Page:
urn:nbn:se:hb:diva-25501 (URN)10.1016/j.cesys.2021.100020 (DOI)000828614800018 ()2-s2.0-85114673345 (Scopus ID)
Funder
Swedish Agency for Economic and Regional Growth, 20201656
Available from: 2021-06-08 Created: 2021-06-08 Last updated: 2024-02-01Bibliographically approved
Wang, R., Gmoser, R., Taherzadeh, M. J. & Lennartsson, P. R. (2021). Solid-state fermentation of stale bread by an edible fungus in a semi-continuous plug-flow bioreactor. Biochemical engineering journal, 169, Article ID 107959.
Open this publication in new window or tab >>Solid-state fermentation of stale bread by an edible fungus in a semi-continuous plug-flow bioreactor
2021 (English)In: Biochemical engineering journal, ISSN 1369-703X, E-ISSN 1873-295X, Vol. 169, article id 107959Article in journal (Refereed) Published
Keywords
solid-state fermentation, filamentous fungi, bread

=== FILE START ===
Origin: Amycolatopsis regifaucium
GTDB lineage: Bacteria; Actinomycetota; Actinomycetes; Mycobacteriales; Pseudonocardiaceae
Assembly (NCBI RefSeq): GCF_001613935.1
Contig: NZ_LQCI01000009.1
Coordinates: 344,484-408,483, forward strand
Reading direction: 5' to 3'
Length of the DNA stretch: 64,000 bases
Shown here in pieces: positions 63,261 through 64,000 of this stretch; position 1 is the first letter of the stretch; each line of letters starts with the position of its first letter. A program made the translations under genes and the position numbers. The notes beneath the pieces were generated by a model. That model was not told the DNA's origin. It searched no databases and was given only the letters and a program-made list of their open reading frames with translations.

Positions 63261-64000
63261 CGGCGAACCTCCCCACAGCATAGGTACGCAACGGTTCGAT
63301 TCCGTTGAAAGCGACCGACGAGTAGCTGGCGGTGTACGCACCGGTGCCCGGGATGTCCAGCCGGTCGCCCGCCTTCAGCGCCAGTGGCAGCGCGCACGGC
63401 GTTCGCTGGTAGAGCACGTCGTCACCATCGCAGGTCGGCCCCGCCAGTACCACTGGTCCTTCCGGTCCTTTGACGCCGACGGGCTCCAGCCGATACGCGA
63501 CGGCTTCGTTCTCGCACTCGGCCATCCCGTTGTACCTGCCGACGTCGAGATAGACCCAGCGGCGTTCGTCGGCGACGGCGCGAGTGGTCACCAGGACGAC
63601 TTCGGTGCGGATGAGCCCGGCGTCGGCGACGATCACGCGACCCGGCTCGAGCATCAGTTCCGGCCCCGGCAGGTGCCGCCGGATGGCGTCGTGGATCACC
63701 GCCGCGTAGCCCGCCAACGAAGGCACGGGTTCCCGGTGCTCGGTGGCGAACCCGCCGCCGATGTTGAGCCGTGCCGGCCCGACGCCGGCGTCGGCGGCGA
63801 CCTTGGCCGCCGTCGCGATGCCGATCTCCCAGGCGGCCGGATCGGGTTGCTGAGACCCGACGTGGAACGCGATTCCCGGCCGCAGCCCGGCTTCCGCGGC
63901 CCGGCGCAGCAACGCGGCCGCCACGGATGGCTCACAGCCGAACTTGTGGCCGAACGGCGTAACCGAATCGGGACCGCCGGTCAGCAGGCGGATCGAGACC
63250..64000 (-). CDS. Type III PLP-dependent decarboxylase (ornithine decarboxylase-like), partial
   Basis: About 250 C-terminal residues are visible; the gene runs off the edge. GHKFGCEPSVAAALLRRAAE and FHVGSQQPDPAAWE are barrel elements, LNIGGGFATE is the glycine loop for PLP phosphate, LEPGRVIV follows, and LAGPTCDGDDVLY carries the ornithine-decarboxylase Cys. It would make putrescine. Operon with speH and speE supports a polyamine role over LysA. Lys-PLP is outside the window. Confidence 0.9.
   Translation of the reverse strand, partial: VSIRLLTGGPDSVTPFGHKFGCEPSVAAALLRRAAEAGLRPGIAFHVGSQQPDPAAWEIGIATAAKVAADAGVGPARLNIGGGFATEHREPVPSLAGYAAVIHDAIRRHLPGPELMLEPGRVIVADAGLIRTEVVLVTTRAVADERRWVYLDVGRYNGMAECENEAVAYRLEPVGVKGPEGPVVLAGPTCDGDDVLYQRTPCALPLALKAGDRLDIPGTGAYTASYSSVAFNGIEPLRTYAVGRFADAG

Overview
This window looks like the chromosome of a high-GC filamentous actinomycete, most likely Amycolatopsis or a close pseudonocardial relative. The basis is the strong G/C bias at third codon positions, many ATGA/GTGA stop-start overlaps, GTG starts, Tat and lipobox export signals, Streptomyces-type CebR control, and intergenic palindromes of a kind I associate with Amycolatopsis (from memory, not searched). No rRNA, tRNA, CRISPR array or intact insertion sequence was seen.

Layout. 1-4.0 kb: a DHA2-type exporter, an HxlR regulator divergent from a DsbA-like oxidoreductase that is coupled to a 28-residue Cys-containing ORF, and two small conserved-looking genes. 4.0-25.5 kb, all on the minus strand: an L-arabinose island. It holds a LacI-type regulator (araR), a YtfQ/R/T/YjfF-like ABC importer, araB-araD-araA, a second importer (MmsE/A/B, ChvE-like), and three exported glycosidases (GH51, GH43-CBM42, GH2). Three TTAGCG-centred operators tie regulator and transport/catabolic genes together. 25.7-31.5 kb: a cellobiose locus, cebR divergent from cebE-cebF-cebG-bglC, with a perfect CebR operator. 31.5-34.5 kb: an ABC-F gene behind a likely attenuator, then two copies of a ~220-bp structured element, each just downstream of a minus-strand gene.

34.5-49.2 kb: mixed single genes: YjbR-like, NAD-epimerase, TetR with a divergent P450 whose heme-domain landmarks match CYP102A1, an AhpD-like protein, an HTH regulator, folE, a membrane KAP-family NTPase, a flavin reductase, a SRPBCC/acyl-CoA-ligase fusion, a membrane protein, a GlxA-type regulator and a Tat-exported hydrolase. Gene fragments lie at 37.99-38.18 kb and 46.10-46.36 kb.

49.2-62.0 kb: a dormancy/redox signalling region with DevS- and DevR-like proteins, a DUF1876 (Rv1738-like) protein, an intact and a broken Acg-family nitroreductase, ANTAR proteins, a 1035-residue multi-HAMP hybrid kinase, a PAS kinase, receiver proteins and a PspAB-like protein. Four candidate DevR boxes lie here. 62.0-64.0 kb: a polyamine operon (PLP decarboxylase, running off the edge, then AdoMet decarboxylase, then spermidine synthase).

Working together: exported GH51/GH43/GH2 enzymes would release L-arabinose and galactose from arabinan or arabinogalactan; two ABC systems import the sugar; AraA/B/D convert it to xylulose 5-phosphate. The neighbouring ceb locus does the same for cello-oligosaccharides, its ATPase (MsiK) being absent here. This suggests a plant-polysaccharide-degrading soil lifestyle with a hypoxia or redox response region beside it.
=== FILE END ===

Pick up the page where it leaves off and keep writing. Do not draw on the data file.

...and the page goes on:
National Category
Industrial Biotechnology
Research subject
Resource Recovery
Identifiers
urn:nbn:se:hb:diva-25171 (URN)10.1016/j.bej.2021.107959 (DOI)000632461600003 ()2-s2.0-85101980254 (Scopus ID)
Projects
Ways2Taste
Funder
Swedish Agency for Economic and Regional Growth, 20201656
Available from: 2021-03-15 Created: 2021-03-15 Last updated: 2021-08-16Bibliographically approved
Brancoli, P., Gmoser, R., Taherzadeh, M. J. & Bolton, K. (2021). The use of life cycle assessment in the support of the development of fungal food products from surplus bread. Fermentation, 7(3), Article ID 173.
Open this publication in new window or tab >>The use of life cycle assessment in the support of the development of fungal food products from surplus bread
2021 (English)In: Fermentation, ISSN 2311-5637, Vol. 7, no 3, article id 173Article in journal (Refereed) Published
Abstract [en]